• Money base or high powered money: currency and bank reserves (both outside assets). E.g., FRED series BOGMBASE
  • M1: narrow money, currency plus checking deposits. E.g., FRED series M1SL
  • M2: broad money, currency plus checking, savings accounts, and other e.g., money market deposits. E.g., FRED series M2SL
  • Velocity (of money): nominal GDP divided by money stock. [post]

Macroeconomic policy

  • Fiscal multiplier: the change in GDP for a change in government spending, ΔY/ΔG (or for a change in government transfers, or for a change in taxes)  [post]
  • Crowding out: the offset of decreased interest sensitive components of aggregate demand in response to an increase in budget deficits and/or GDP. [post]

Statistics

  • Standard error: an estimate of the standard deviation of the sampling population.
  • XX% Confidence interval: the range over which the interval will encompass the true parameter XX% of the times, if the test is repeated 100 times. [post]
  • Mean error: the average of errors.
  • Bias: if the mean error is non-zero.
  • Root mean squared error: the square root of the mean of squared errors. [post]
  • Mean absolute error: mean of the absolute value of the errors.
  • Time series model: a model of a variable involving only lags of the variable itself, and error terms. Time series models often refer to ARIMA models, of which a random walk is a simple version of.
  • ARIMA: AutoRegressive Integrated Moving Average. Example, of an ARIMA(1,1,1) model: ΔXt = α + φΔXt-1 + εt + θεt-1
  • Deterministic trend: a trend that follows exactly with time.
  • Stochastic trend: a trend that moves with time, but with includes a random error, e.g., Xt = δ +  Xt-1 + εt [post]

Seasonal adjustment

  • Seasonally adjusted: adjusted to remove influences of predictable seasonal variations, often denoted “s.a.”
  • Not seasonally adjusted: not adjusted to remove influences of predictable seasonal variations, often denoted “n.s.a.”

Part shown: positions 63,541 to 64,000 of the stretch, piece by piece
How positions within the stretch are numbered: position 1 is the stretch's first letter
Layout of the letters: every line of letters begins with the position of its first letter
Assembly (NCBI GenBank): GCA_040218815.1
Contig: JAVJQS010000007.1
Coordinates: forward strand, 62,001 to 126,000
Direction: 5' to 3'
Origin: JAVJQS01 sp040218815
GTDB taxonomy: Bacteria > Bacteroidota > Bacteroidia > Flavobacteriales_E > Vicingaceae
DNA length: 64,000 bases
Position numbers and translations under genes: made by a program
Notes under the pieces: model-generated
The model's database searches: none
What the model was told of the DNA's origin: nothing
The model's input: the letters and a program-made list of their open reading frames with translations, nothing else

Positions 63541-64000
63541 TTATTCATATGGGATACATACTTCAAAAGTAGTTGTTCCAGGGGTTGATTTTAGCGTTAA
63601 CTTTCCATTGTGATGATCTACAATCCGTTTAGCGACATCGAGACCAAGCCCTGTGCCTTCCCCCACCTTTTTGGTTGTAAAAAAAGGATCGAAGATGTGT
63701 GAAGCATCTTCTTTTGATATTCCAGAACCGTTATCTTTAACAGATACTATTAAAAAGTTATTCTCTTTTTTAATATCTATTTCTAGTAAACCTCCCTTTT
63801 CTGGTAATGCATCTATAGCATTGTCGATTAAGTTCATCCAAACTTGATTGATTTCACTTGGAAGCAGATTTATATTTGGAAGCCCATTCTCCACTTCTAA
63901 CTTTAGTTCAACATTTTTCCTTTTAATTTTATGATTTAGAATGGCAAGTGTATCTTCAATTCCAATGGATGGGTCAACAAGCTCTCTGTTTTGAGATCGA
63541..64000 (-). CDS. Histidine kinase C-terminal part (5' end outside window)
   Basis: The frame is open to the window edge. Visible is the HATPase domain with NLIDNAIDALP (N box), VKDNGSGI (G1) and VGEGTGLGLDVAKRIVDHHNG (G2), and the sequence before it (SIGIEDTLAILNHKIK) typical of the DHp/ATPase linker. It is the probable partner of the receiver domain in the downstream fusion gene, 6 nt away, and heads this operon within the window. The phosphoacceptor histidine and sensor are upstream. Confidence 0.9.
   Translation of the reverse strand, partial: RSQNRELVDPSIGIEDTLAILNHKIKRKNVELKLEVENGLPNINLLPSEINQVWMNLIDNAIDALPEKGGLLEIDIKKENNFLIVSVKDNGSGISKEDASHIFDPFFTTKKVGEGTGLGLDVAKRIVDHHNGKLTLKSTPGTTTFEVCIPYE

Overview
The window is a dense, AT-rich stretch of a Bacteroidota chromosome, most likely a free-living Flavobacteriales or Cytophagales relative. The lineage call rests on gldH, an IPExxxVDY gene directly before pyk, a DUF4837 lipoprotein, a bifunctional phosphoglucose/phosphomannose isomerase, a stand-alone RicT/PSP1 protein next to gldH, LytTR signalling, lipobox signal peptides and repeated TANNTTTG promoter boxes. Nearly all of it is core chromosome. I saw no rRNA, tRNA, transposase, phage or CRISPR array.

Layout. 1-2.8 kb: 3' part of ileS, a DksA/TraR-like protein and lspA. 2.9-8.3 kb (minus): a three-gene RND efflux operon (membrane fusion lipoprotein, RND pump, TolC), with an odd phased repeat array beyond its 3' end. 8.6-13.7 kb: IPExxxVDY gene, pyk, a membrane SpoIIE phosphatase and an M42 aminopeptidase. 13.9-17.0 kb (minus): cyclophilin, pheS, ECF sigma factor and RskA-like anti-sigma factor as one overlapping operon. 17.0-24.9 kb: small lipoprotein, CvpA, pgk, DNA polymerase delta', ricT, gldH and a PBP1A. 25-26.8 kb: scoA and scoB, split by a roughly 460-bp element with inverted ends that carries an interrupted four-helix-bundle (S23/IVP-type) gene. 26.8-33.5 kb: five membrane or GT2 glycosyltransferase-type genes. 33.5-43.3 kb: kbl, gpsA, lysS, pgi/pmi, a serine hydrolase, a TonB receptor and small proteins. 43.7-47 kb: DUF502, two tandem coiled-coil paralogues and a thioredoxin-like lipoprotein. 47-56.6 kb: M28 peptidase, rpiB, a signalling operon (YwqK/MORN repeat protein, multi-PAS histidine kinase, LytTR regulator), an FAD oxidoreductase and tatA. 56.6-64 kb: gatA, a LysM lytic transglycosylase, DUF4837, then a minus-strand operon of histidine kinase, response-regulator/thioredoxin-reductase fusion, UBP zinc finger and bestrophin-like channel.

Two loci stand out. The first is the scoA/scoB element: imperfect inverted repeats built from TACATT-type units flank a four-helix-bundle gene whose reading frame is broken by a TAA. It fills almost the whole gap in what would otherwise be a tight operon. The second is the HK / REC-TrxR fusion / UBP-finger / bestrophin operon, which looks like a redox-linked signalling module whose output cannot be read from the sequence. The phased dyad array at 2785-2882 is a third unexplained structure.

• X-13ARIMA-SEATS: Standard statistical technique to extract and remove seasonal components, used by Census and other agencies.

Business cycles

  • Recession, Contraction: According to NBER, a broad based decline in economic activity, defined using various indicators (including, but not exclusively, real GDP), after a “peak”. Other definitions exist. [post]
  • Expansion: According to NBER, a broad based increase in economic activity, defined using various indicators (including, but not exclusively, real GDP), after a “trough”. Other definitions exist. [post]
  • Output gap: usually gap between reported GDP and potential GDP. [post]
  • Potential GDP: the level of output consistent with normal utilization of the factors of production with the given level of technology. CBO reports a commonly used estimate, e.g., FRED series GDPPOT
  • Unemployment gap: the gap between the reported level of unemployment and the natural rate of unemployment (the latter sometimes equated with the non-accelerating inflation rate of unemployment, NAIRU).

Welfare economics 

  • Dead weight loss: the cumulation of excess of marginal social benefit over marginal social cost for all units of consumption foregone, or cumulation of excess of marginal social cost over marginal social benefit for all units of excess production undertaken  [post]
  • Externality: a cost or benefit associated with an activity not entirely borne or received by the agents undertaking an activity, e.g. air pollution. [post]

Data sources: A list of data sources, including FRED referenced above.

Note: Many of the series I link to at FRED are generated by various agencies (BLS, BEA, Census, OECD), but these series are the series as reported, unless otherwise indicated in the documentation that FRED provides. (So if you see a series sourced from FRED on , do not accuse me of not having provided the “raw data”.)

Menzie Chinn
He is Professor of Public Affairs and Economics at the University of Wisconsin, Madison